Browse Prior Art Database

Method of Sharpening Diamond Tips And Knives

IP.com Disclosure Number: IPCOM000119472D
Original Publication Date: 1991-Jan-01
Included in the Prior Art Database: 2005-Apr-01
Document File: 1 page(s) / 53K

Publishing Venue

IBM

Related People

Cuomo, JJ: AUTHOR [+4]

Abstract

Disclosed is a method of sharpening diamond tips and knives. Diamond knives are preferred by surgeons since they can be much sharper than steel, and since the diamond surface is hydrophobic and the cut tissue does not "stick" to the knife surface, drag along, and tear. These knife blades are very expensive, however, because they are made from single crystal diamond and polished to a fine edge in a very long and tedious grinding and polishing operation. The diamond must be massively supported, and the grinding and polishing takes an exceedingly long time. The parts can only be made a few at a time on the polishing machine.

This text was extracted from an ASCII text file.
This is the abbreviated version, containing approximately 73% of the total text.

Method of Sharpening Diamond Tips And Knives

      Disclosed is a method of sharpening diamond tips and knives.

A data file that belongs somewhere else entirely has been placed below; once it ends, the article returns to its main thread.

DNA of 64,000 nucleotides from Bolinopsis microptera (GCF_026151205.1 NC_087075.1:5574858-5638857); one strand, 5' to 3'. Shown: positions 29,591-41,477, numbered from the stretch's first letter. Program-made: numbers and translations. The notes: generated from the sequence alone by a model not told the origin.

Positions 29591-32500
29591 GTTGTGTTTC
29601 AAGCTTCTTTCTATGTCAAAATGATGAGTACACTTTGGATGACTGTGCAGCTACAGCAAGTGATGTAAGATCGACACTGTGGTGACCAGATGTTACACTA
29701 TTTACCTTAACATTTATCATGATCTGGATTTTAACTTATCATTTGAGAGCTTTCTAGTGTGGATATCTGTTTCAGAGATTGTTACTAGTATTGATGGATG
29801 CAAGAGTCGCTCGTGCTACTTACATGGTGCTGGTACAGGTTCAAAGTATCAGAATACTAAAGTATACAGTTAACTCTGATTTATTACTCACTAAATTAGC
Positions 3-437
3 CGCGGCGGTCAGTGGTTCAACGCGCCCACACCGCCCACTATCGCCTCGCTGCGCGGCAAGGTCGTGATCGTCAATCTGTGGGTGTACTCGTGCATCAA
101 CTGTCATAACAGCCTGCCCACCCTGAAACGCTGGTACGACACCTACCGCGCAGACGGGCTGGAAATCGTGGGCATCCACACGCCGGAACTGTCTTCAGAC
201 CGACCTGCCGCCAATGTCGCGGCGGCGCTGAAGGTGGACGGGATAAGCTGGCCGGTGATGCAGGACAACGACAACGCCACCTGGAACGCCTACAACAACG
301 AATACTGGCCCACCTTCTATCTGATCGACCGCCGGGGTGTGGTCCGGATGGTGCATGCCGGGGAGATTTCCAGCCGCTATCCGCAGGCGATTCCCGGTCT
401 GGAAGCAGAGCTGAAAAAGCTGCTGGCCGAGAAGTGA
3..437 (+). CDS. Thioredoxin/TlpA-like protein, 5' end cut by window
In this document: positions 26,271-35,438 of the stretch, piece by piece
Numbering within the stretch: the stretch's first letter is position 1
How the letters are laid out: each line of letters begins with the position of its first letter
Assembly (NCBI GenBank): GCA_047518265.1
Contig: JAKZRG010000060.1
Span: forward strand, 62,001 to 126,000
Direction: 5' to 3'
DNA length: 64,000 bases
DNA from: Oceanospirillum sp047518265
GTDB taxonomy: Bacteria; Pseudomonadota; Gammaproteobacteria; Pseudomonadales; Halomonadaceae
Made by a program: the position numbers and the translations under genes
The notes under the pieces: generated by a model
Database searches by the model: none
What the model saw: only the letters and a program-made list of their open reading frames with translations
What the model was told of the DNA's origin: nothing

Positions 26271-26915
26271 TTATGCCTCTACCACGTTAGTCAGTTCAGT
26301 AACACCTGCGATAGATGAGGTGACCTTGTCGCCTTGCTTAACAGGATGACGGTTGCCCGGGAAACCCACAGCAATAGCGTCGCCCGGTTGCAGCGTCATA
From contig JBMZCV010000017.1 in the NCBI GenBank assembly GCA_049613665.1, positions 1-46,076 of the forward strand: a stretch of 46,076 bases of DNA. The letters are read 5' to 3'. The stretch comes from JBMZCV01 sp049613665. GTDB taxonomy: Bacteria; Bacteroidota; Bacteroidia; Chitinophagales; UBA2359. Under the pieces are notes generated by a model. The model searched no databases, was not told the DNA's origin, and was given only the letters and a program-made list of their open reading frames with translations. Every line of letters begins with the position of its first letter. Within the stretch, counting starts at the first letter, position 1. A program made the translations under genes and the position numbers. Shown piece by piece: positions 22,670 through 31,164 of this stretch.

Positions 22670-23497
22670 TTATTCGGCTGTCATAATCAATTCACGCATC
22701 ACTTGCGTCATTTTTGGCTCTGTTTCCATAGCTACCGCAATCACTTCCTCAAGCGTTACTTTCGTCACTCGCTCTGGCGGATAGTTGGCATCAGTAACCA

Diamond knives are preferred by surgeons since they can be much
sharper than steel, and since the diamond surface is hydrophobic and
the cut tissue does not "stick" to the knife surface, drag along, and
tear.  These knife blades are very expensive, however, because they
are made from single crystal diamond and polished to a fine edge in a
very long and tedious grinding and polishing operation.  The diamond
must be massively supported, and the grinding and polishing takes an
exceedingly long time.  The parts can only be made a few at a time on
the polishing machine.

      There has been much recent progress made in coating fine grain
polycrystalline diamond films on silicon and metals.  Plasma
deposition  offers a potentially inexpensive way to coat metal knives
with 1 to 10 micron thick coatings of diamond.  However, sharp knife
edges would become rounded with a radius of the coating thickness.

      Disclosed is a method of sharpening such knives which could be
inexpensive, since no massive tooling is needed, and since thousands
of knives could be sharpened in one batch.  The fact that sputtering
of materials by heavy ions is fastest if the ions impinge on the
surface at an angle to the perpendicular issued.  A rounded edge of
diamond material 1 sputtered with ions 2 impinging parallel to the
flat of the metal knife 3 will assume...